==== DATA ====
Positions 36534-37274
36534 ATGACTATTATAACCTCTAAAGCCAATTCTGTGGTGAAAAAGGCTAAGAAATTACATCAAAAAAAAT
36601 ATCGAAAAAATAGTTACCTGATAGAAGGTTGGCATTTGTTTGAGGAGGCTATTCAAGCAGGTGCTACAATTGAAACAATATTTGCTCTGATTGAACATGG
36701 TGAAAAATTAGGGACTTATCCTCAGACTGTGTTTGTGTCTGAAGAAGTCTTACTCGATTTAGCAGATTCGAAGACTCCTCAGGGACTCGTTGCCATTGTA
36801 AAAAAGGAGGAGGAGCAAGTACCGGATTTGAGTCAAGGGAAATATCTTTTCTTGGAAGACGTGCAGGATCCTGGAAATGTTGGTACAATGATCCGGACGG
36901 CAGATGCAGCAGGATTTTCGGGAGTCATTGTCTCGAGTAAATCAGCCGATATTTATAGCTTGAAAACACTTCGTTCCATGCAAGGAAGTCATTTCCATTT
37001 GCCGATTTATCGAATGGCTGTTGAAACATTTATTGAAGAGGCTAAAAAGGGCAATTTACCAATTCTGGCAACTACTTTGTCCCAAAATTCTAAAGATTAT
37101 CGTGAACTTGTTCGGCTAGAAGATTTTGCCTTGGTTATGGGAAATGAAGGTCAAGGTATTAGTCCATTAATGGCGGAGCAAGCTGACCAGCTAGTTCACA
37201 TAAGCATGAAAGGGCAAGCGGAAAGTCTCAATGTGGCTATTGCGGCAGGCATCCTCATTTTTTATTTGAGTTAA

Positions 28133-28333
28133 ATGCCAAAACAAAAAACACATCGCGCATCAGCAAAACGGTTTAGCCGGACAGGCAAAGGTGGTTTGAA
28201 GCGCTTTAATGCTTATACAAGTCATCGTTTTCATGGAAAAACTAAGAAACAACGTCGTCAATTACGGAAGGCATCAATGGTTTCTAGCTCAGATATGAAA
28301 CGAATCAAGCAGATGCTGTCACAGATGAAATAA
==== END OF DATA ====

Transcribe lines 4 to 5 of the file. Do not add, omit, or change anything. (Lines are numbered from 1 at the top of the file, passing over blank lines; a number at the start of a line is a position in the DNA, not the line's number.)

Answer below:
36701 TGAAAAATTAGGGACTTATCCTCAGACTGTGTTTGTGTCTGAAGAAGTCTTACTCGATTTAGCAGATTCGAAGACTCCTCAGGGACTCGTTGCCATTGTA
36801 AAAAAGGAGGAGGAGCAAGTACCGGATTTGAGTCAAGGGAAATATCTTTTCTTGGAAGACGTGCAGGATCCTGGAAATGTTGGTACAATGATCCGGACGG